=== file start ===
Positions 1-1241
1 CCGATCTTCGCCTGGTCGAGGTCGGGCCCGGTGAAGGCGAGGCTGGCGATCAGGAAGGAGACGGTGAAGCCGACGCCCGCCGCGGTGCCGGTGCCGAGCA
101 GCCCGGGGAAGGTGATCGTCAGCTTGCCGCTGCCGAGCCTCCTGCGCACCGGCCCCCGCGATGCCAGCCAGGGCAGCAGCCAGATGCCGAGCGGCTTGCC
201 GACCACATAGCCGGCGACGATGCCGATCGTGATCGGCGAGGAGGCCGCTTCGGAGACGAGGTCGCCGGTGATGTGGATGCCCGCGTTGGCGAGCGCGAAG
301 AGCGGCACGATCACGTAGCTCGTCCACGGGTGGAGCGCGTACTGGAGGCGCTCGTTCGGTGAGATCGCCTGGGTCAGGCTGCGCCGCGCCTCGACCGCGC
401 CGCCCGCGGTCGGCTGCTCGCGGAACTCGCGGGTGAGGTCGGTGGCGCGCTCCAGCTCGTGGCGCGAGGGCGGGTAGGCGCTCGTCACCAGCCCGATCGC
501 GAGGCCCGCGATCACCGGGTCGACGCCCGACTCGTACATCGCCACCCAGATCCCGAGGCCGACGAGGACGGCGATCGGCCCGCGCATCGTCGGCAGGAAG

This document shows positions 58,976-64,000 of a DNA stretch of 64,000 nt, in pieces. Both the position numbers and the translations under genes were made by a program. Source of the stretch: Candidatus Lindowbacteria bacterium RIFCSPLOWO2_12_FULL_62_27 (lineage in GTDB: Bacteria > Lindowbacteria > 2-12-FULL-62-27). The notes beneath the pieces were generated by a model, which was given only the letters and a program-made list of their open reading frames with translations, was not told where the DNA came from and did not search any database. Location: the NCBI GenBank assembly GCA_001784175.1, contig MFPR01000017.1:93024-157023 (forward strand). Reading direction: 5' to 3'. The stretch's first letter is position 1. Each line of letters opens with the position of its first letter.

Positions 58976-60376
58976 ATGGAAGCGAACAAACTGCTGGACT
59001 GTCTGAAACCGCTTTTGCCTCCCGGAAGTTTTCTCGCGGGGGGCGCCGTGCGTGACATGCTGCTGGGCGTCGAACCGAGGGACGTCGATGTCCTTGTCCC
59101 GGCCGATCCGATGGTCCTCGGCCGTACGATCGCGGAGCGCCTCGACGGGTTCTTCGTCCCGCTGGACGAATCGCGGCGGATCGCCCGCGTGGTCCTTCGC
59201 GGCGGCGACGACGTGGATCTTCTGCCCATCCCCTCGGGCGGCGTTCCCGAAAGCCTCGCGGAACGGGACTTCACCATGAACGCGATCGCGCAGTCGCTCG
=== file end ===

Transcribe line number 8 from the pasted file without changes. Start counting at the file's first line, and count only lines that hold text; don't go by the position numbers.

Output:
This document shows positions 58,976-64,000 of a DNA stretch of 64,000 nt, in pieces. Both the position numbers and the translations under genes were made by a program. Source of the stretch: Candidatus Lindowbacteria bacterium RIFCSPLOWO2_12_FULL_62_27 (lineage in GTDB: Bacteria > Lindowbacteria > 2-12-FULL-62-27). The notes beneath the pieces were generated by a model, which was given only the letters and a program-made list of their open reading frames with translations, was not told where the DNA came from and did not search any database. Location: the NCBI GenBank assembly GCA_001784175.1, contig MFPR01000017.1:93024-157023 (forward strand). Reading direction: 5' to 3'. The stretch's first letter is position 1. Each line of letters opens with the position of its first letter.